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Dans les dix premiers
Diminutive singer Jocy – she stood 1.5m, or 4’11”, tall – is understood to have hailed from the upmarket French city of Nice. She made just two records, and our pick is from the first of them. It was issued in 1968 on the small SEM label. The song is a cover of Shivel Bunny’s Top twenty. Also included on the EP were takes on Jenny let him go and Please don’t hurt me anymore, both of which had been recorded four years earlier by Brit girl Antoinette, plus an old Peggy Lee number for Benny Goodman, For every man there’s a woman.
Stop fooling around
We love Lulu. She’s received some flak over the years, notably for some song choices, for her forays into politics and, more recently, for promoting her skincare range while Botoxed to her eyeballs. But none of this has diminished our respect for her. And this track is one of our favourites by the Scottish songstress. It was the flip of the 1965 single Tell me like it is, though we reckon it would have made a better A-side. It was written by Mark London, who went on to write Lulu’s US chart topper To sir with love with Don Black, among other songs.
Linda van Dyck
Baby, what am I doing
Amsterdam-born Linda van Dyck was one of the Netherlands’ best beat singers of the 1960s. Her debut disc, 1966’s Stengun, which she cut with Boo and the Booboos, is something of a holy grail for fans of the genre. This track, which was issued as her follow up single, flopped upon its release and remains largely overlooked. We’re at a loss to figure out why. Linda went on to issue just two further 45s – Sunday kind of feelin’ and Seduction song – before jacking in the music business for a successful career as an actress.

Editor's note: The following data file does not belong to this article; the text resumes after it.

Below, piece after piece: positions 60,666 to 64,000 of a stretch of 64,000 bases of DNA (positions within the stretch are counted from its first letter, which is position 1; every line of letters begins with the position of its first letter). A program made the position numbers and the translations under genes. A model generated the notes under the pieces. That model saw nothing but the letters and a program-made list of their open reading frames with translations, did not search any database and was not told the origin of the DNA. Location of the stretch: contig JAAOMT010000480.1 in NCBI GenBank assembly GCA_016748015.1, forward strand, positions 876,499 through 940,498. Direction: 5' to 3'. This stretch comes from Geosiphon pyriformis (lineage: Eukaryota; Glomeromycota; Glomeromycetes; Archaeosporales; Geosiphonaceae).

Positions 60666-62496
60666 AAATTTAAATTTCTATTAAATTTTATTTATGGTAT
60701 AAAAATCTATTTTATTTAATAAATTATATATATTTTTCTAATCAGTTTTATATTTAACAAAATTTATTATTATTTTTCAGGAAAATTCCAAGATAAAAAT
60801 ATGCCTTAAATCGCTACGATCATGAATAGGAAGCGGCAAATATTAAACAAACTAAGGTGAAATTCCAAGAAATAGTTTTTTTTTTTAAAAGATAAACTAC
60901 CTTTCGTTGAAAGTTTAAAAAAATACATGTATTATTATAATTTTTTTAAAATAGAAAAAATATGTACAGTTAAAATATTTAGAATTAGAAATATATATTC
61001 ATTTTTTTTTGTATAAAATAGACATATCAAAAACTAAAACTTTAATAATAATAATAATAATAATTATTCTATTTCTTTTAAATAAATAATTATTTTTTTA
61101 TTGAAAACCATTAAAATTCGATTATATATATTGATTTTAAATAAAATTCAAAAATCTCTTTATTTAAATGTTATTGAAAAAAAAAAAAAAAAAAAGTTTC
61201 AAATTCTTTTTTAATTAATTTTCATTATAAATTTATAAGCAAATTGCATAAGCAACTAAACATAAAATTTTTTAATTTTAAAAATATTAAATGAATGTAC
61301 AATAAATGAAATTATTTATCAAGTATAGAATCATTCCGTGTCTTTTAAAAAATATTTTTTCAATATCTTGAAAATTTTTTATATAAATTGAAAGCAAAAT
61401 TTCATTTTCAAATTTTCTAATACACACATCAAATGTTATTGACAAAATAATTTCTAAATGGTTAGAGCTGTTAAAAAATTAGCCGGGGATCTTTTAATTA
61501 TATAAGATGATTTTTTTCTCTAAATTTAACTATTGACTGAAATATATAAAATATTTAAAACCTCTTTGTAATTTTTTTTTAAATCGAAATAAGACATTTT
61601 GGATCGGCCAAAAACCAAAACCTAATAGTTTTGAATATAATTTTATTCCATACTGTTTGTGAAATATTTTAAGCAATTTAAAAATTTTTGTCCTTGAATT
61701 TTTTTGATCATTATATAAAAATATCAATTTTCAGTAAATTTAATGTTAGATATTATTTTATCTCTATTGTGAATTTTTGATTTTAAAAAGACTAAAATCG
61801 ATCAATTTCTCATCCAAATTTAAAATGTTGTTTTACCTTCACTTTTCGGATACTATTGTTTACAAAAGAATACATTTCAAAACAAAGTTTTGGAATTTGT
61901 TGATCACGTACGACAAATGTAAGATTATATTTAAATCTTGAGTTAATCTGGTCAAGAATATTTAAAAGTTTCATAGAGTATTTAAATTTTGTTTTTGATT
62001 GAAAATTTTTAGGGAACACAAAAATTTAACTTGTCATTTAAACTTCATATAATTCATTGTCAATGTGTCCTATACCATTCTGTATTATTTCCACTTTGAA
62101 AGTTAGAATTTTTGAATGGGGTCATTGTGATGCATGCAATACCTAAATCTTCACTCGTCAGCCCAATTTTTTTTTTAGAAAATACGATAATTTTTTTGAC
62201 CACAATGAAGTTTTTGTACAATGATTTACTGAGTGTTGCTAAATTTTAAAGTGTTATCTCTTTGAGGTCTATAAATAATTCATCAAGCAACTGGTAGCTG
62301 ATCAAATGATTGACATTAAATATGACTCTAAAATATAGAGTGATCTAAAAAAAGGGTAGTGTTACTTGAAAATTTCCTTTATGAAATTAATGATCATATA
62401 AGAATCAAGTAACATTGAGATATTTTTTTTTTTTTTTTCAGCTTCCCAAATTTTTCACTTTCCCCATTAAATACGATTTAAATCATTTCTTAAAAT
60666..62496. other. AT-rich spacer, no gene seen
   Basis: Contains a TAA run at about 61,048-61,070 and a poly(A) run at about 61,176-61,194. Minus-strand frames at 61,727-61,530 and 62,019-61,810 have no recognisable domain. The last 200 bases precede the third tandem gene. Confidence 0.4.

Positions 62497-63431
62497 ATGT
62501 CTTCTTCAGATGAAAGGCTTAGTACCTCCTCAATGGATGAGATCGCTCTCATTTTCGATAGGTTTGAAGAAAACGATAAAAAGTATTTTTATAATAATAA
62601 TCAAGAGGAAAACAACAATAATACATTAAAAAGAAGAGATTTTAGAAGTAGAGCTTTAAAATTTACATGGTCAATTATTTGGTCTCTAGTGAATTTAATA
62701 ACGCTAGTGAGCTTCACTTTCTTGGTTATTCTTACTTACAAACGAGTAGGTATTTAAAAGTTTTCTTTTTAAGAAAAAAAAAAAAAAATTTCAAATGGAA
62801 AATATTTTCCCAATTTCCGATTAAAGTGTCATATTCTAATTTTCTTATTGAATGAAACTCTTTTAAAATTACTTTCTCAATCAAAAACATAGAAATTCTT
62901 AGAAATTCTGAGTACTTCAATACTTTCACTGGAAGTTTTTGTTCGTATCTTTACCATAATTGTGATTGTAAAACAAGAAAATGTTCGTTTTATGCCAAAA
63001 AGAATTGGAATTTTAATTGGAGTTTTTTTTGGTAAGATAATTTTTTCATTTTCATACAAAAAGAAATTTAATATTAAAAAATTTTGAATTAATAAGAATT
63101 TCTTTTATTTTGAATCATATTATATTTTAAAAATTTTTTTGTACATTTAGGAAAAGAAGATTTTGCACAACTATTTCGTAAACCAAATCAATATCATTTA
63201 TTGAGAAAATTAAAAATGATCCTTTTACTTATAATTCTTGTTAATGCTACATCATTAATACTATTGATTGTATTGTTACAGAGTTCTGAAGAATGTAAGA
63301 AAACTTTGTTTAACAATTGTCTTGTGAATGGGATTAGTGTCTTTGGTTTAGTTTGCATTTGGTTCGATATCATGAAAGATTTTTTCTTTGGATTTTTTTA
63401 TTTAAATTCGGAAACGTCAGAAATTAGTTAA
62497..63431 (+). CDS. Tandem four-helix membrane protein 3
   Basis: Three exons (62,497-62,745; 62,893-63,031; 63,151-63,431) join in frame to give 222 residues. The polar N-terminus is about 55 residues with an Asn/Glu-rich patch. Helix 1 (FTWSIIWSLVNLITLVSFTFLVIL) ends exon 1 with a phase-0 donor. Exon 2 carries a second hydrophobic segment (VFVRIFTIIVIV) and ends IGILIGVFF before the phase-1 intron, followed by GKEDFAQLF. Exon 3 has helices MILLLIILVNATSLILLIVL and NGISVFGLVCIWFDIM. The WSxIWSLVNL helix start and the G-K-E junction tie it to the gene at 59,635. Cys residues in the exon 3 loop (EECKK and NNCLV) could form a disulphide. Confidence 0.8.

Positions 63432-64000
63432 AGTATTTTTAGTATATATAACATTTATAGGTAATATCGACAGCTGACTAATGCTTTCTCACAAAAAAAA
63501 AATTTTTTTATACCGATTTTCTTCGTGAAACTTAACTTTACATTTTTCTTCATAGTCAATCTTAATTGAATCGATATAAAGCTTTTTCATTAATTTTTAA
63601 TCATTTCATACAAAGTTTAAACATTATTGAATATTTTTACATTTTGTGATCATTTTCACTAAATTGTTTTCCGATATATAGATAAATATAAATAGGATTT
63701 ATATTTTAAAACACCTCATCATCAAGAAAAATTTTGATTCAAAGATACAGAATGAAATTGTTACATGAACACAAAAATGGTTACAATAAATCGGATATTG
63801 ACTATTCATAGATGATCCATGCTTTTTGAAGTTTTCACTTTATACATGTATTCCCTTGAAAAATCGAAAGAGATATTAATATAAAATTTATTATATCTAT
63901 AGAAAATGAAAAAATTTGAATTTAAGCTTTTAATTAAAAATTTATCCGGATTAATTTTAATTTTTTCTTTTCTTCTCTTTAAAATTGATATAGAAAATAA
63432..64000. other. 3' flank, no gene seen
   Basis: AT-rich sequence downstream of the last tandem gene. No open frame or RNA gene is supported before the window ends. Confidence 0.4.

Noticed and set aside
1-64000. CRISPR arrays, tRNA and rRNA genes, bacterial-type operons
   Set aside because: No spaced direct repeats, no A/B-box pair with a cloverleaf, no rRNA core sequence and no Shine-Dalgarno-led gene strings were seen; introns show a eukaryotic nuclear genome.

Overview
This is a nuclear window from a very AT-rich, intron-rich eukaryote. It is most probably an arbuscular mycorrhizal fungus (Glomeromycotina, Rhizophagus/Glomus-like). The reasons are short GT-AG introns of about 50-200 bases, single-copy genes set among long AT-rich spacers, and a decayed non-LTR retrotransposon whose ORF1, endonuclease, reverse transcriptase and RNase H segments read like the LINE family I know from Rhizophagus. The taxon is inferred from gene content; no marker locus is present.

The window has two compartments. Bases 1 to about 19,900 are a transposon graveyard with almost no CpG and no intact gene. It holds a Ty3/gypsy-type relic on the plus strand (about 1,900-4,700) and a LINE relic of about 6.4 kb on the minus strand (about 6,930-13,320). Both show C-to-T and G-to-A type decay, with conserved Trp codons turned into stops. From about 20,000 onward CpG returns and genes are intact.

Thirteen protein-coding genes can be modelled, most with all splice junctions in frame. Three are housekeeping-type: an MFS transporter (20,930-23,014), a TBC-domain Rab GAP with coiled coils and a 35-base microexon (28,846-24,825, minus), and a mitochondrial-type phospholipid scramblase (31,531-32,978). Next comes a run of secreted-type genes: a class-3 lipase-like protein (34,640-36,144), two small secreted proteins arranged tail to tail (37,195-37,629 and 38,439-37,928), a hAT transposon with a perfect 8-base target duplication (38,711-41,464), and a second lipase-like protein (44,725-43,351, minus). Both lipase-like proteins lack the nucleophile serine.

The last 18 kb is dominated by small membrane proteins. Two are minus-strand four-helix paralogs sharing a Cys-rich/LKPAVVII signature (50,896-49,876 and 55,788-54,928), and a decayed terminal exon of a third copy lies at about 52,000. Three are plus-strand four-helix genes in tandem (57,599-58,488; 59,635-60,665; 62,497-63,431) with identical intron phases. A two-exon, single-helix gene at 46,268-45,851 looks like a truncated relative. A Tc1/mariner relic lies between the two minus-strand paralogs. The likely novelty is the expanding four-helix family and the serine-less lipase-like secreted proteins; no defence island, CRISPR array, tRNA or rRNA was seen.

Un ragazzo come te
Unfortunately, Liana Prinz played only a very small part in the history of Italian pop music. In 1968, the singer cut the laid-back T’aspetterò as a single for the Matata label. Our choice, though, is the
B-side, the more danceable Un ragazzo come te. Liana was backed by I Paladini for the release. Sadly, when it failed, she disappeared without trace.
Te veré en septiembre
This month, appropriately enough, we’re hooked on Marta Baizán’s Te veré en septiembre. The singer was born in Morocco and grew up in Spain, where she joined the Columbia label in 1965, at the age of 16. She switched to Sonoplay a year later and issued this great track on her first EP for the new label. The move marked a change of style, away from the sweeter, adolescent ye-yé. Her acting career took off at the same time, and appeared alongside Karina in the cult film Los chicos del Preu in 1967. (If you like Spanish singers, check back next month, when we will launch a Spanish girls section of this site.)
Stop the beat
Renate Kern enjoyed only modest success until 1968 when she finally cracked the German top ten with Lieber mal weinen im Glück. Sadly, the song’s Teutonic marching-band chorus set the tone for the rest of her 1960s career. Despite its punchiness, perhaps the lyrics of this earlier release, from 1967, put off record buyers. After all, who would have wanted to be a guest at one of her soirées? Not only were “a hundred bottles of lemonade” the only refreshments on offer, but also party pooper Renate was calling an end to the proceedings just as they were getting going. It’s too noisy, she wailed, and “the neighbours aren’t getting any peace”. Still, the song’s as catchy as hell.